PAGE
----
The simplest, and most likely answer is that Fox just needs the show to fit into it's schedule and this was the best way to do it.
Lucifer is not alone in this setup; I believe Gotham has a similar quirky scheduling thing going on. The problem basically boils down to having too many weeks in the TV season, and not enough episodes to fill them
Typically, a broadcast network first-run show has around 22 episodes. The fall TV season runs approximately Labor day (early September) to Memorial Day (late May), which is closer to 44 weeks. So there's not enough episodes of any series to run every week.
The networks solve this problem in a few ways, one of which is the "mid-season finale". This happens to most network shows during the winter holiday season (Thanksgiving/Christmas/New Years). That period tends to be full of specialty programming (parades, holiday specials, etc), re-runs, sporting events, etc. It also tends to have a dip in the viewership numbers as people are busy doing other things, taking vacations during their work holidays, etc. A nice side effect is to give the networks a month or so of extra time in the spring.
Lucifer did go on a winter break on Nov 28, which was not at all unusual. However, there is something a bit unusual about it's return. The second half of the Lucifer season is not coming back on the air until May, with 9 episodes that will run through the end of June. That's pretty late for a fall show (by that time the summer stuff is usually getting started). But that left three episodes they needed to air, and for some reason they chose to air a three episode "story arc" bridging the two halves of the season (the Chloe/Lucifer/actual relationship story), ending on a second cliffhanger.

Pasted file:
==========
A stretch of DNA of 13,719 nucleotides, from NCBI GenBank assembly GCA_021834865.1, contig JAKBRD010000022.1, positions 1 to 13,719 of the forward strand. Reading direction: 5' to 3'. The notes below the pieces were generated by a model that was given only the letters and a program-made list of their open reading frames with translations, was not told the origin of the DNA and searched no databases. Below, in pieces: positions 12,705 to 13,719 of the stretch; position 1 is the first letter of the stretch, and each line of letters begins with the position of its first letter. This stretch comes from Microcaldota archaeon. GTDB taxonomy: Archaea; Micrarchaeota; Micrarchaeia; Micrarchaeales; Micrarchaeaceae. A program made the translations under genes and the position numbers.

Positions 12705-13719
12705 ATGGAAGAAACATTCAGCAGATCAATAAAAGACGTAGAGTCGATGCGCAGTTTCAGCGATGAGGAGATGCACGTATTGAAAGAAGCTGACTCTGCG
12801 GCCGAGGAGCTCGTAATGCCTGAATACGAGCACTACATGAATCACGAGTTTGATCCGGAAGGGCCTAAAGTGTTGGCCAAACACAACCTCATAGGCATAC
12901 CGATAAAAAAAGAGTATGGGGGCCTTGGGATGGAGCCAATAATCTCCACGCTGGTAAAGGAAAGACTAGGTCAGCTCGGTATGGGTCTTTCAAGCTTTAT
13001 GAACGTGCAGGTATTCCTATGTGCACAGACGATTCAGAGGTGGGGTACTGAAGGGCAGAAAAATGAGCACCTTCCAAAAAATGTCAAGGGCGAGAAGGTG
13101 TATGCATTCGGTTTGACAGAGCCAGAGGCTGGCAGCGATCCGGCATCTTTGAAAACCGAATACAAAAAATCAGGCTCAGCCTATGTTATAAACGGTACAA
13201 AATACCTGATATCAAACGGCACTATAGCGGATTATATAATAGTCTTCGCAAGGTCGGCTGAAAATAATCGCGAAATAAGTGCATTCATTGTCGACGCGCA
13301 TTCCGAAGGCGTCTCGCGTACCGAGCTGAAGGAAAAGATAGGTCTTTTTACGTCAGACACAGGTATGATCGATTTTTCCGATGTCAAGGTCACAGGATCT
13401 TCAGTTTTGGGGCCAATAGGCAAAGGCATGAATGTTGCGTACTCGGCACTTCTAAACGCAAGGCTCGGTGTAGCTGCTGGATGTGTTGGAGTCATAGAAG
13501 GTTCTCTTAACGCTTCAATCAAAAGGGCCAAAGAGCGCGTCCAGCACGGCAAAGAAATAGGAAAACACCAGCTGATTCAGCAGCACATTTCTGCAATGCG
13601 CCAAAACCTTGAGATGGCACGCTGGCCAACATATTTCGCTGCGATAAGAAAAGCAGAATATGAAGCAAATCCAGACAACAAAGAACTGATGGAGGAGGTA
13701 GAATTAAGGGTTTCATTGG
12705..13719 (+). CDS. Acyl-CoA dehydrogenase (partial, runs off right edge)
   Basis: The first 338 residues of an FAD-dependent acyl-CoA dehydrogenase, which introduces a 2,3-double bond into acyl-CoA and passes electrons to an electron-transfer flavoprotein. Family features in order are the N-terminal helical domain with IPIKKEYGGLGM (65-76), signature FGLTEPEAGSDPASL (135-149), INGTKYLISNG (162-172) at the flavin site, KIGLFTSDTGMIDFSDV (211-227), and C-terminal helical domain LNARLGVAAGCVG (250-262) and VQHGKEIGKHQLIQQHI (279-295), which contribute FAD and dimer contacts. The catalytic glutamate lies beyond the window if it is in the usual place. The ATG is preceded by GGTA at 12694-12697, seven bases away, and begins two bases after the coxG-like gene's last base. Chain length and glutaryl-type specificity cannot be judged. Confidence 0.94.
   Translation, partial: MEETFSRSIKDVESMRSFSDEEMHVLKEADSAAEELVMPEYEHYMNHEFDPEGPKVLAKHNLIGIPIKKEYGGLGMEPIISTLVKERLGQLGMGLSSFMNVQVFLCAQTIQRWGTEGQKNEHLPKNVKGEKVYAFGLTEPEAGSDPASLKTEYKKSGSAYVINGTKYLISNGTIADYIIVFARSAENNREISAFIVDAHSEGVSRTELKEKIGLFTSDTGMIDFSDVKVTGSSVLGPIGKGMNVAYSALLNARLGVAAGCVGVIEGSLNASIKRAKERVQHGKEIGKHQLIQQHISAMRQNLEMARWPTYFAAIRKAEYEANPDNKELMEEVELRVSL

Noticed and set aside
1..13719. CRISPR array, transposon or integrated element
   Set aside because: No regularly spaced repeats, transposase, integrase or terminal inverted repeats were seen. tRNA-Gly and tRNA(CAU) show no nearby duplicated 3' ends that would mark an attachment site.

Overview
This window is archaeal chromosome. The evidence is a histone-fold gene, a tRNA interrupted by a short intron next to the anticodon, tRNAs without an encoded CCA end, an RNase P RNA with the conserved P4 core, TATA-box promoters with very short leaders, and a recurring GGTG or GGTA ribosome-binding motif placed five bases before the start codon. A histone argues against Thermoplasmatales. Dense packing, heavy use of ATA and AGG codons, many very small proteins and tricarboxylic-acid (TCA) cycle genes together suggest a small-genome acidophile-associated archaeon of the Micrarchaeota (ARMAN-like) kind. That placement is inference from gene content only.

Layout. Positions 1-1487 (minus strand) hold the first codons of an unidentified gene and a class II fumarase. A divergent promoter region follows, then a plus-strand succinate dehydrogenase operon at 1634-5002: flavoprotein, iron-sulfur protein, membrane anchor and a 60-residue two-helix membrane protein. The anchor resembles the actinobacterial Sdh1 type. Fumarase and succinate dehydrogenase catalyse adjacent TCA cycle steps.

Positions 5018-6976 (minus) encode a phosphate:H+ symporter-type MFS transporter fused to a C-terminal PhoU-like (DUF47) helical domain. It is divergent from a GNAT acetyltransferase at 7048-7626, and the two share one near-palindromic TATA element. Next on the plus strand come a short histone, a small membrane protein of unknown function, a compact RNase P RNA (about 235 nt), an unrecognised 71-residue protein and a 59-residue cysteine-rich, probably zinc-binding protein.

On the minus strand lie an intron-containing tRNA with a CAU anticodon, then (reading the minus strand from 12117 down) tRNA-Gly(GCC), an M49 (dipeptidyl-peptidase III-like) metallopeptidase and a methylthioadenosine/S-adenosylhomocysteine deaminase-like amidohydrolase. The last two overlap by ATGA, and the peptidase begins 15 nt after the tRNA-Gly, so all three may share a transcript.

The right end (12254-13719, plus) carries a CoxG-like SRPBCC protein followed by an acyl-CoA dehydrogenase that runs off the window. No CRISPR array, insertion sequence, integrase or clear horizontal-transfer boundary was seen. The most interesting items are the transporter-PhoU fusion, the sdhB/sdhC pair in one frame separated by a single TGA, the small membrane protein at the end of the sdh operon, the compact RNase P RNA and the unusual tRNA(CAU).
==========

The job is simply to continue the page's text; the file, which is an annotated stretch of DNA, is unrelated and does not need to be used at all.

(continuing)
While we can guess that Fox did this for scheduling reasons, exactly what it was about their schedule that they were trying to solve is likely a closely-guarded secret. It's possible they aren't planning to renew the show, so they're slowly letting it die off into the summer where the low ratings won't matter. It's also equally possible that they don't have another show to put in it's timeslot in June and they need it there more than they need it in the spring. It's possible this is just an experiment to see if they can drum up interest in a show by having multiple cliffhang endings (that's the "official party line" from Fox -- that this was a creative decision -- but they always say that.)